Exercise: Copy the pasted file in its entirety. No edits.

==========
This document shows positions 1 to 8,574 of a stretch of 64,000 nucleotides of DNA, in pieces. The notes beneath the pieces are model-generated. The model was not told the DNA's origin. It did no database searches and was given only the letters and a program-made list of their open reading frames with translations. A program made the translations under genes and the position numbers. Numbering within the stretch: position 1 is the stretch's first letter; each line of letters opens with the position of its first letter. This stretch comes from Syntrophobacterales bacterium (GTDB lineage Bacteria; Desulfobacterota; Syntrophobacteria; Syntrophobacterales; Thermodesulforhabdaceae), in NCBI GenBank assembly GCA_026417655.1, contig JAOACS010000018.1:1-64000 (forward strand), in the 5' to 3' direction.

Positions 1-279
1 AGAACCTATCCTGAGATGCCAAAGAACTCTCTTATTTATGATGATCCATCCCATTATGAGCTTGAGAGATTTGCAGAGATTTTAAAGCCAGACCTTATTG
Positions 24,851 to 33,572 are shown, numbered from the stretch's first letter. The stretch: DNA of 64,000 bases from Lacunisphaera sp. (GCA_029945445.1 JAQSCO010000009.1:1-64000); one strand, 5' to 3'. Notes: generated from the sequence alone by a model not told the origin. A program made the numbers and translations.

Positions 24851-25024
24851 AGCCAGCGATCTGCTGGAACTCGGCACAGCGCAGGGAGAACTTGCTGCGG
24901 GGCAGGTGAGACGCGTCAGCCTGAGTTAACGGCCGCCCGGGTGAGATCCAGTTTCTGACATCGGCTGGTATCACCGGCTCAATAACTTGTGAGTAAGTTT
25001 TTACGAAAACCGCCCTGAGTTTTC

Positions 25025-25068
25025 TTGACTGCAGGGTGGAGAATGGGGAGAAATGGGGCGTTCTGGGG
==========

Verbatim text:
This document shows positions 1 to 8,574 of a stretch of 64,000 nucleotides of DNA, in pieces. The notes beneath the pieces are model-generated. The model was not told the DNA's origin. It did no database searches and was given only the letters and a program-made list of their open reading frames with translations. A program made the translations under genes and the position numbers. Numbering within the stretch: position 1 is the stretch's first letter; each line of letters opens with the position of its first letter. This stretch comes from Syntrophobacterales bacterium (GTDB lineage Bacteria; Desulfobacterota; Syntrophobacteria; Syntrophobacterales; Thermodesulforhabdaceae), in NCBI GenBank assembly GCA_026417655.1, contig JAOACS010000018.1:1-64000 (forward strand), in the 5' to 3' direction.

Positions 1-279
1 AGAACCTATCCTGAGATGCCAAAGAACTCTCTTATTTATGATGATCCATCCCATTATGAGCTTGAGAGATTTGCAGAGATTTTAAAGCCAGACCTTATTG
Positions 24,851 to 33,572 are shown, numbered from the stretch's first letter. The stretch: DNA of 64,000 bases from Lacunisphaera sp. (GCA_029945445.1 JAQSCO010000009.1:1-64000); one strand, 5' to 3'. Notes: generated from the sequence alone by a model not told the origin. A program made the numbers and translations.

Positions 24851-25024
24851 AGCCAGCGATCTGCTGGAACTCGGCACAGCGCAGGGAGAACTTGCTGCGG
24901 GGCAGGTGAGACGCGTCAGCCTGAGTTAACGGCCGCCCGGGTGAGATCCAGTTTCTGACATCGGCTGGTATCACCGGCTCAATAACTTGTGAGTAAGTTT
25001 TTACGAAAACCGCCCTGAGTTTTC

Positions 25025-25068
25025 TTGACTGCAGGGTGGAGAATGGGGAGAAATGGGGCGTTCTGGGG